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At one day old, the father held his baby-
Promised to always protect his little girl,
Vowing never to forget the moment
He saw nature’s most beautiful package in such a tiny form.
At five years old, daddy’s little girl refused to leave his side.
The father would give the world to his daughter,
But for now it was just a shiny new swing-
Every kick engraving another memory into their minds.
At ten years old, they were inseparable,
Could never get sick of one another,
No matter how many hours were spent
On her well, worn swing.
At fifteen years old, the happy world
Came crashing down around them.
The divorce was filed,
And shared visits at the same home were permitted to avoid conflict.
At sixteen years old, the girl was becoming used to the convenience of joint custody
But she still missed her father-
Looking forward to his warm embrace every other day.
Little did she know that one afternoon, it was a goodbye hug.
He just left,
Didn’t speak a word of never returning,
Not even giving his daughter a chance
To comprehend the situation.
But manages to send a text every few mornings with
“morning luv u” crudely typed across the screen.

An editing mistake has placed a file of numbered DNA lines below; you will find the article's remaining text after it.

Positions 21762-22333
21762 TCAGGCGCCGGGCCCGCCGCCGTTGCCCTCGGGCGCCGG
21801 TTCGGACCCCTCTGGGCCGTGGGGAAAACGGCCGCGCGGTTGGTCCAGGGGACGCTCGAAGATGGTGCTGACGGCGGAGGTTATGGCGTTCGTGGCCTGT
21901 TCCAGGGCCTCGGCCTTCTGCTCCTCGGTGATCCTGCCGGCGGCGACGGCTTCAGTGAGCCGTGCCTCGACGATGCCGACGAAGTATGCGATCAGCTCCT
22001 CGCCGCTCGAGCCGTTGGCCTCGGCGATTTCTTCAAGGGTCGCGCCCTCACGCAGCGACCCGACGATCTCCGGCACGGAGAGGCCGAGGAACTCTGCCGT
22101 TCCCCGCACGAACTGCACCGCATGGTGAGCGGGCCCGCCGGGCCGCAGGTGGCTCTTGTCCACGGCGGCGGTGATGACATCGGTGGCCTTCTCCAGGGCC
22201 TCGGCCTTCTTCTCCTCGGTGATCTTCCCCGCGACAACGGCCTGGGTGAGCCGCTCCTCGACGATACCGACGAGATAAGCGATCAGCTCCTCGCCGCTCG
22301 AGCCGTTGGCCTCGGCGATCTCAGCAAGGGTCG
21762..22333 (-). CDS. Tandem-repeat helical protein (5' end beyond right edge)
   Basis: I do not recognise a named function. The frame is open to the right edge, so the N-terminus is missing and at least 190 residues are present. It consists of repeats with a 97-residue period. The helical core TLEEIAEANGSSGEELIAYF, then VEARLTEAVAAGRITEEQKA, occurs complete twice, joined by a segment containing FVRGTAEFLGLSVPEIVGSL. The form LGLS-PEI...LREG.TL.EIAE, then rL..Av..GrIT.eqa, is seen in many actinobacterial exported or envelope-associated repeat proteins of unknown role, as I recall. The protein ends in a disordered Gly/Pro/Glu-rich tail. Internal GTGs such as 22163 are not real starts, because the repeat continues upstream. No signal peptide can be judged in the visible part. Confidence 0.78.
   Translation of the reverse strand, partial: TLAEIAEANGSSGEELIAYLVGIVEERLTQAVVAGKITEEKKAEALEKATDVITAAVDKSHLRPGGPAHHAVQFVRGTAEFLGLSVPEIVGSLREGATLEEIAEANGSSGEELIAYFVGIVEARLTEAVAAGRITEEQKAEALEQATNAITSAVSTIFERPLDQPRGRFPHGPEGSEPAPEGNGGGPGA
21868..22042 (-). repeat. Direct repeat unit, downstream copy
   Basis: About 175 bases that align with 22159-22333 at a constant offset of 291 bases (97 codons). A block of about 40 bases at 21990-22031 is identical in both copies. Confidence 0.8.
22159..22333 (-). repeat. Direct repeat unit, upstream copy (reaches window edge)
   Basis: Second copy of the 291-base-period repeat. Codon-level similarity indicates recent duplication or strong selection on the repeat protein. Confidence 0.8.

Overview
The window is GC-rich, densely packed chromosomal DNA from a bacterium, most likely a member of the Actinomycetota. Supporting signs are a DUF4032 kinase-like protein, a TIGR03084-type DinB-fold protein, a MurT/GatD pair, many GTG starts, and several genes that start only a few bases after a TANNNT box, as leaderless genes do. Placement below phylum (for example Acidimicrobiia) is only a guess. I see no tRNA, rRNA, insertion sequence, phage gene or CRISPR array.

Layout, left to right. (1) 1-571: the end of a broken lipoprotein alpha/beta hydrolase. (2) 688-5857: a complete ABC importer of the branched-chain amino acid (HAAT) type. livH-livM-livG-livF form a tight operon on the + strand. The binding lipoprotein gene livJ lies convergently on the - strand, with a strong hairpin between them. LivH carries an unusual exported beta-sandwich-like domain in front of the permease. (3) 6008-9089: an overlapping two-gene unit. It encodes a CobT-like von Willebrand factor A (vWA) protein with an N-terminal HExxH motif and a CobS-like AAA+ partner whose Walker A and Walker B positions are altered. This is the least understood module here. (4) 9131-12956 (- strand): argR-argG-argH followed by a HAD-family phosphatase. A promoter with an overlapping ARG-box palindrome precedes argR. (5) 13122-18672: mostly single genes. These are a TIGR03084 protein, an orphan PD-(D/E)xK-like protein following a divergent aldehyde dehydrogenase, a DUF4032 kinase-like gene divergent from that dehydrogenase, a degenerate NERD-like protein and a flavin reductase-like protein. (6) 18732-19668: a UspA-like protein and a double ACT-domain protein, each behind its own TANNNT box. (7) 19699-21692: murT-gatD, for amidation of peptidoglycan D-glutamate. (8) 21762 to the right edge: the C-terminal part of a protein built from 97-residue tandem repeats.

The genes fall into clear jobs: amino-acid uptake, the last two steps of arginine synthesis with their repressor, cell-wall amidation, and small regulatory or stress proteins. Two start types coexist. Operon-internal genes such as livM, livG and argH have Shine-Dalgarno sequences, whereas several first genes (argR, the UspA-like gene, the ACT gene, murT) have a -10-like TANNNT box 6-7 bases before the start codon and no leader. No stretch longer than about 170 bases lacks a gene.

Clearly this makes up for the empty hole now permanently dug
Deep into his daughter’s heart.
Nights that the daughter now spends alone
Wondering where her father is now-
If he’ll ever come home.
She wants to think he’s out there,
Trying to fight his way home.
But she knows he is out drinking his life away
With this woman who laughs and slurs “I hatechur daughter.”
The daughter is on the sideline,
Trying so hard to get through to her father.
He can’t even realize
It kills her to know that she can’t change anything.
At seventeen years old, the daughter still sits on that swing
Kicks until her legs go numb
But refuses to shed a tear for someone
Who no longer lives in her life.
The daughter likes to think she’s emotionally callous
And can handle anything,
But every so often the thought resurfaces,
“Why can’t I still be your baby girl?”